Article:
Border region – strongest recovery in 2019 agricultural operating surplus
The border region had the strongest recovery in agricultural operating surplus in 2019 according to the latest data from the Central Statistics Office (CSO).
On a national basis, operating surplus for the agricultural sector increased by €110.7 million (+3.8%) in 2019, a recovery of 23.2% of the €477.5 million decrease experienced in 2018.
This was primarily the result of reduced intermediate consumption costs during 2019 rather than output growth.
Most of the items of intermediate consumption, such as expenditure on fertilisers; crop protection products; energy and lubricants; maintenance and repairs; veterinary expenses and expenditure on other goods and services, are allocated based on the total expenditures in each region as measured by the National Farm Survey conducted annually by Teagasc.
When these price increases were largely reversed in 2019, the overall impact on crop producers was reduced output values.
The most notable exception to this was cereal production, where the return to more suitable weather conditions resulted in output growth that significantly outweighed the impact of reduced prices.
The reduction in crop prices combined with improved weather conditions had a positive impact on livestock and milk producers who profited from the reduced cost of their two main inputs – forage plants and feeding stuffs.
Regional analysis – border area
The border region had the largest recovery of its operating surplus in 2019. With pig production responsible for 12.4% of the value of its agricultural output at basic prices, the largest proportion of all regions; it benefited most from the increased pig prices.
As a result, the value of its pig production increased by €32.4 million (+31.1%). This was the main factor that contributed to it being the only region where the value of livestock grew in 2019, increasing by €28.6 million (+5.2%).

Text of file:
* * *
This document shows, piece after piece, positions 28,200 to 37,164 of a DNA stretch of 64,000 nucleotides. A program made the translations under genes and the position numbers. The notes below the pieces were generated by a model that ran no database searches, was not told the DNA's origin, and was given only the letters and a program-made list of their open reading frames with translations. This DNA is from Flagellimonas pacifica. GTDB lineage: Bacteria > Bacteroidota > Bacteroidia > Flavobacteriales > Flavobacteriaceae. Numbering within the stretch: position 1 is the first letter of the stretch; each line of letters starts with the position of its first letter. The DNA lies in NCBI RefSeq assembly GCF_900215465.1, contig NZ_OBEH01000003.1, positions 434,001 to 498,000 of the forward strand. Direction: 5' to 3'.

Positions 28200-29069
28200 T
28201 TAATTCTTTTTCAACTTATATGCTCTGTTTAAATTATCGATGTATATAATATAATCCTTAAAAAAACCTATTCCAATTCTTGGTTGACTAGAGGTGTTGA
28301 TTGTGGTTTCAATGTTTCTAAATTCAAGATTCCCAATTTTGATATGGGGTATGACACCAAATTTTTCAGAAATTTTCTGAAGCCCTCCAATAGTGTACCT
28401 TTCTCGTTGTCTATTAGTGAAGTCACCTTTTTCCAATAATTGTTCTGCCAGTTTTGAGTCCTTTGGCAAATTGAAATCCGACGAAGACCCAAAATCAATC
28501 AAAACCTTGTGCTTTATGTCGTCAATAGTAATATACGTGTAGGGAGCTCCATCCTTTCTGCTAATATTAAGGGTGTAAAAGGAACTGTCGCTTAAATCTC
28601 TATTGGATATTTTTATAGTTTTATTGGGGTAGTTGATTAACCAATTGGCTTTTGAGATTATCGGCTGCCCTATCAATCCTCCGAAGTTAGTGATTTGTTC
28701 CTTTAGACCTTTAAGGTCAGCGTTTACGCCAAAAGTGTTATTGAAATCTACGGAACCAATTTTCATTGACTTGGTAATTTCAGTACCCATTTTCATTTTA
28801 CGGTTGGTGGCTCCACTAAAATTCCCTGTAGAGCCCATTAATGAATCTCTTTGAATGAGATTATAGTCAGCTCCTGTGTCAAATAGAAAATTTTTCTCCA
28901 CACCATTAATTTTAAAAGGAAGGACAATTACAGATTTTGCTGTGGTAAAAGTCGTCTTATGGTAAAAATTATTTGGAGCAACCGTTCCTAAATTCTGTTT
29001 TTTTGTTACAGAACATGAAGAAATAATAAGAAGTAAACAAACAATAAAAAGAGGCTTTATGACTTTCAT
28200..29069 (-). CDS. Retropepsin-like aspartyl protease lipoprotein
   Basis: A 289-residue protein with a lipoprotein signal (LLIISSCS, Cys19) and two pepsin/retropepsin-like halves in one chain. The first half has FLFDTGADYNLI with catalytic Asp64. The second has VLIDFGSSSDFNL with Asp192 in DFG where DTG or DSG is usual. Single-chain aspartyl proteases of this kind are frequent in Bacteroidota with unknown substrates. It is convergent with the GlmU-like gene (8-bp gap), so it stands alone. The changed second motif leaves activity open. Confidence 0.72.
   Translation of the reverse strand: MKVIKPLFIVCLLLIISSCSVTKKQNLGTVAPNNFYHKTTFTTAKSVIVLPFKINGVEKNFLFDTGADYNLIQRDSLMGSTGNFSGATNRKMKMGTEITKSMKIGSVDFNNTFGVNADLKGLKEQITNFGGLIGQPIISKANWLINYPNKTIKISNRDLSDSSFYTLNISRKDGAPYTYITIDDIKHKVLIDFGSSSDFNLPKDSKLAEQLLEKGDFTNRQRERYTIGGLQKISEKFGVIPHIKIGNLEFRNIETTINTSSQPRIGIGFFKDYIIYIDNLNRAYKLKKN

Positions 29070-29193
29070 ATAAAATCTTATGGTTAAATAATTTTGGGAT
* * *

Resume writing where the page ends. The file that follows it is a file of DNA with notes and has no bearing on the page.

Crops, which contributed 20.2% to the value of its agricultural output, decreased in value by €28.3 million.
This was due to the large reduction in the value of forage plants, which fell by €28.5 million.
This south-west region had the highest dependency on dairy farming in 2019, with 46.1% of the value of its agricultural output derived from milk.
The value of its milk output decreased by €11.4 million (-1.4%), making it the only region that experienced a fall in the value of milk production.
In the Dublin – mid-east region – with its large dependency on crop production which accounted for 38.7% of the value of its agricultural output compared with a national average of 22.3% – this region was the only one to experience an actual decrease in operating surplus in 2019, which fell by €20.0 million (-5.4%).
The operating surplus in the midland region increased by €7.8 million (+4.7%) which represents a 16% recovery of the €48.5 million reduction that occurred in 2018.
With pig farming responsible for 11.3% of the value of its agricultural output, the second highest in the country, this region benefitted significantly from increased pig prices.
The value of its livestock production fell by €27.3 million (-6.0%) while dairy farmers experienced some growth, with the value of milk increasing by €11.3 million (+2.4%).
In the mid-west, the recovery of operating surplus in 2019 was relatively small. While 2018 saw operating surplus decrease by €99.3 million, just €3.2 million of this was recovered in 2019 when operating surplus increased by 0.6%.
With growth of €20.0 million (+5.1%) in operating surplus in 2019, the west recovered a third of the €59.9 million reduction in operating surplus that it suffered in 2018.
As pig production accounted for just 1.9% of the value of its agricultural output in 2019, an increase of 24.8% in its value amounted to just €3.2 million. With the value of cattle falling by €9.2 million (-2.7%), the overall value of livestock fell by €4.3 million (-0.9%).
Crops, which represented 19.2% of the region’s agricultural output, fell in value by €34.7 million (-18.0%), almost all of which can be attributed to a reduction in the value of forage plants.